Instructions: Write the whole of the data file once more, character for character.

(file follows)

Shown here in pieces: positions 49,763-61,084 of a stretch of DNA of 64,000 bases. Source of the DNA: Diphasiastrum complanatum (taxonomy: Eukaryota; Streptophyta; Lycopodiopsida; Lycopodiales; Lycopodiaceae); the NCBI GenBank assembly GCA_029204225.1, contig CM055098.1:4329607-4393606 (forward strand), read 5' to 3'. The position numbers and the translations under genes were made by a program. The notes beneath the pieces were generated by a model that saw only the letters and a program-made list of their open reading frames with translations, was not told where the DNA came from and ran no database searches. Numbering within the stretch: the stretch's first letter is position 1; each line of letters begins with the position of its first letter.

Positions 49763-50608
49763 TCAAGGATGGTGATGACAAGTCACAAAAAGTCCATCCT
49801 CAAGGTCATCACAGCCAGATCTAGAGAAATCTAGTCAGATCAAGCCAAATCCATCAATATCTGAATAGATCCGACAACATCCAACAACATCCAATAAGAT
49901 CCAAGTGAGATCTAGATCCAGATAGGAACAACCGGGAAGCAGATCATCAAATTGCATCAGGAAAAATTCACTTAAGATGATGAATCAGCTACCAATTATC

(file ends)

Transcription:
Shown here in pieces: positions 49,763-61,084 of a stretch of DNA of 64,000 bases. Source of the DNA: Diphasiastrum complanatum (taxonomy: Eukaryota; Streptophyta; Lycopodiopsida; Lycopodiales; Lycopodiaceae); the NCBI GenBank assembly GCA_029204225.1, contig CM055098.1:4329607-4393606 (forward strand), read 5' to 3'. The position numbers and the translations under genes were made by a program. The notes beneath the pieces were generated by a model that saw only the letters and a program-made list of their open reading frames with translations, was not told where the DNA came from and ran no database searches. Numbering within the stretch: the stretch's first letter is position 1; each line of letters begins with the position of its first letter.

Positions 49763-50608
49763 TCAAGGATGGTGATGACAAGTCACAAAAAGTCCATCCT
49801 CAAGGTCATCACAGCCAGATCTAGAGAAATCTAGTCAGATCAAGCCAAATCCATCAATATCTGAATAGATCCGACAACATCCAACAACATCCAATAAGAT
49901 CCAAGTGAGATCTAGATCCAGATAGGAACAACCGGGAAGCAGATCATCAAATTGCATCAGGAAAAATTCACTTAAGATGATGAATCAGCTACCAATTATC